Of course, this story is familiar to us because it is present in each of the four gospels. What is unique to John’s account, however, is that it is Jesus himself, not the disciples, who feeds the crowd. And then what is common to all four is the abundance of leftovers – 12 baskets. Now these were not Easter basket size baskets, not cookies on the tea table basket. These were big – the size of the basket that was used to let Paul down the city wall as he escaped Jewish authorities in Damascus. See the abundance here – the people ate their fill directly from the hand of Jesus and then 12 full baskets remained. Can you imagine.

Evening came and the disciples got into a boat to go out on the Sea of Galilee to go to Capernaum. And the sea got rough because of the winds. And after they had rowed a few miles, Jesus came to them, walking on the water. And seeing their fear, he says simply, “I AM. Do not be afraid.” I AM, a bold claim and assertion of his identity. I AM, the name of God. This is not a story of safe return from the storms of life. This is a revelation of just who this Jesus is – it is a divine revelation that he is one with the Father. Imagine. 

Yes, imagine. Here we are in the midst of a time few of us could have imagined. I wish that I could say, “We’re coming out of a time few of us could have imagined.” But the jury is out on that one isn’t it. Nonetheless, this is a time unlike any. And the days and weeks and months that follow similarly will be unlike any other. And we here at Grace might wonder what lies ahead. Yes, indeed, wonder. To wonder is to be curious about something, to be creative. To suspend disbelief. To consider possibilities. And over the coming months we will do this as a community of faith.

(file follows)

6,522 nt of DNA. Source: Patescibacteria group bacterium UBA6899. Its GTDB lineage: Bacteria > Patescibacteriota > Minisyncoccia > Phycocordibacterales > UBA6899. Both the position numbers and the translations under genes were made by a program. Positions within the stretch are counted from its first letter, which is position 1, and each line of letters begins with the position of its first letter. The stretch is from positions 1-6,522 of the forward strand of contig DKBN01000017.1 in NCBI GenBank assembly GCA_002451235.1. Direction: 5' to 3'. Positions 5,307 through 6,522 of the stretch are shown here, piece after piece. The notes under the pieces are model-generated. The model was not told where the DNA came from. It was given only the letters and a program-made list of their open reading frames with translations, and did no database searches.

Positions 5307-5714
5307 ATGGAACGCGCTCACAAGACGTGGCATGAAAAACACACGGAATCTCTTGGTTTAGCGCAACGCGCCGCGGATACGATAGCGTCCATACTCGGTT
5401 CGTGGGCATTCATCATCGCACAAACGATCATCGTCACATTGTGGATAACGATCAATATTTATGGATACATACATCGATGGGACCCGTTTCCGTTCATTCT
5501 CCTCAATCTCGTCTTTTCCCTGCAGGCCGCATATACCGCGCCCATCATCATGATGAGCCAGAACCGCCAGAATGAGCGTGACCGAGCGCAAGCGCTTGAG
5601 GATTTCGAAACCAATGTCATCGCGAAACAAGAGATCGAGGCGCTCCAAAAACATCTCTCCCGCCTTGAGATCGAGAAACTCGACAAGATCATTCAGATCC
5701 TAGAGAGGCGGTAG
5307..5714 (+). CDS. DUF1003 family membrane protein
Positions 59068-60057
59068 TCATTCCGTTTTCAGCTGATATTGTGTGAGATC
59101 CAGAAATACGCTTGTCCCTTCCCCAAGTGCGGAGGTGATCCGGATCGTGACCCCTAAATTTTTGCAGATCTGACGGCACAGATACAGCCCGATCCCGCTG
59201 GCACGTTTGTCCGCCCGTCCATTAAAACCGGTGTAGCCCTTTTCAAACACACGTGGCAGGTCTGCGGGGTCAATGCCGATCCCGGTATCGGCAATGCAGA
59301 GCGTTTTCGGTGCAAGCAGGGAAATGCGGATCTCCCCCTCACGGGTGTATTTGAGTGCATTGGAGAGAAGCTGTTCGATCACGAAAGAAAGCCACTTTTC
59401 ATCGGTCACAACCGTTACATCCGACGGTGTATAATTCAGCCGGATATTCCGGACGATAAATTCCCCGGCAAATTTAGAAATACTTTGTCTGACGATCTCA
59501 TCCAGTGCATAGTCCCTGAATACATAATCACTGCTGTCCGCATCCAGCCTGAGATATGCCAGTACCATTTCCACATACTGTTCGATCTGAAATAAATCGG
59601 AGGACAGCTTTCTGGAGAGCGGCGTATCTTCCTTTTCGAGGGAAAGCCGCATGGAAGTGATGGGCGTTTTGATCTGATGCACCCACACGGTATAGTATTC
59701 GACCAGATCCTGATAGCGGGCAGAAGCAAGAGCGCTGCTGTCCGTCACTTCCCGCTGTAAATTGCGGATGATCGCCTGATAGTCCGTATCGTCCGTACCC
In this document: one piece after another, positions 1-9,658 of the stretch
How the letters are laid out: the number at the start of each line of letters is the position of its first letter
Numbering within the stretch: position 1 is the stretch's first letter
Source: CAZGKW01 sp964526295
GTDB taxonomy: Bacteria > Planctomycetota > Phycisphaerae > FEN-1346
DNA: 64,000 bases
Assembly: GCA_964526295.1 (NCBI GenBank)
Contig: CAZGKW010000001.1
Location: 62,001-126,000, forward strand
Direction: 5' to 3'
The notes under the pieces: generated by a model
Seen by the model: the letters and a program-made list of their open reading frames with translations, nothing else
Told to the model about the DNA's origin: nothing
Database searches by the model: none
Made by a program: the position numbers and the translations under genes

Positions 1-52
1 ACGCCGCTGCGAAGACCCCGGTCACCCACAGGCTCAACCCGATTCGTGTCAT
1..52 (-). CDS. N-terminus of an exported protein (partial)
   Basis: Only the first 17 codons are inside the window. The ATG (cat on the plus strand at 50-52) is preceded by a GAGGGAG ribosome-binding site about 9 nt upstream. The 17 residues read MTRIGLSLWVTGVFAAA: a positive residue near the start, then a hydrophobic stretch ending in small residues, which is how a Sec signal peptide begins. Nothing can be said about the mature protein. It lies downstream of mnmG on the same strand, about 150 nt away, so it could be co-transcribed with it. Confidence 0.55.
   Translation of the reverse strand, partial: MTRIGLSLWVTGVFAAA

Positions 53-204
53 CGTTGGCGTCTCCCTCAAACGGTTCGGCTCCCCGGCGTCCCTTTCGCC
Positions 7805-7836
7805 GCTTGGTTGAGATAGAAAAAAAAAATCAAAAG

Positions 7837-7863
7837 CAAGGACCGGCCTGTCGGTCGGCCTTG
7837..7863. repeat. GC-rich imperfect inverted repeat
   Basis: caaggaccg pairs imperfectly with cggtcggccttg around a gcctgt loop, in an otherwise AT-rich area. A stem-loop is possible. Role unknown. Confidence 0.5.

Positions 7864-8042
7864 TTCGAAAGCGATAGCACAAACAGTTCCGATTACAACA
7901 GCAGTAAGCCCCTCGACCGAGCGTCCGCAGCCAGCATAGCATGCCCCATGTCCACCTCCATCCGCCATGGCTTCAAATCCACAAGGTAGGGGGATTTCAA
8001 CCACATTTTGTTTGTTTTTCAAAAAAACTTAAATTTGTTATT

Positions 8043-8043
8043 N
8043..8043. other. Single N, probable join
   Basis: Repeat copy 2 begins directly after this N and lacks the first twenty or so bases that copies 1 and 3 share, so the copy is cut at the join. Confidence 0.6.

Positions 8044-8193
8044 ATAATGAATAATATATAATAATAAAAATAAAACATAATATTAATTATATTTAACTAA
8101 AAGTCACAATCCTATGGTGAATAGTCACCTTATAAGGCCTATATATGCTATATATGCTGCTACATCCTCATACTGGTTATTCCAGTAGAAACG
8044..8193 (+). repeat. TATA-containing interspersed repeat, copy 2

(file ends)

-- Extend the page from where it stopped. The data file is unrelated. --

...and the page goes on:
We will look at where our twelve baskets may be. We will look for the divine presence of Jesus as we navigate the sea. One of the first things that we will do is meet in small groups – One in the Spirit & One in the Lord. We’ll talk about where we have been, what our hopes and worries are, how we can support each other through these days ahead. If you have not yet registered for these, please do so soon – we’ll enjoy each other’s company as we gather and fellowship together. There will be some other events over the coming months designed to help us craft and shape what sharing God’s love with each other, our community and our world looks like. Imagine.

And this imagining does not apply only to our life as a community of faith. One cannot go through these many months of confusion, isolation, anxiety, aloneness and divisiveness without being affected at some level. It is only natural that we will have some combination of physical responses, emotional reactions and spiritual responses. So it is fitting that as individuals we engage in this kind of reflection and wondering.

Perhaps you feel like one of those disciples in the boat on the unsettled waters of the sea rowing mile after mile. Jesus who fed the thousands with an incomprehensible abundance comes along side, walking on the water, and proclaims, “I AM. Don’t be afraid.” And my friends please come. 

There’s a song I learned  that goes like this:

Come, come, whoever you are. 
Wanderer. Worshiper. Lover of leaving.
Ours is no caravan of despair. 
Come, yet again, come.

Come to the Table where Jesus is the host who graciously and abundantly feeds us, his most welcome guests.

Hear these paraphrased words from Paul’s letter to the church in Ephesus: God, through the riches of his glory, wants you to be strengthened in your inner being with power through the Holy Spirit, so that Christ may dwell in your heart through faith. And, being rooted and grounded in love, you may be able to comprehend the breadth and length and height and depth of the love of Christ. And to God who is able to do far more abundantly than all that we ask or can even imagine, to God be glory forever and ever. 


May it be so. Amen.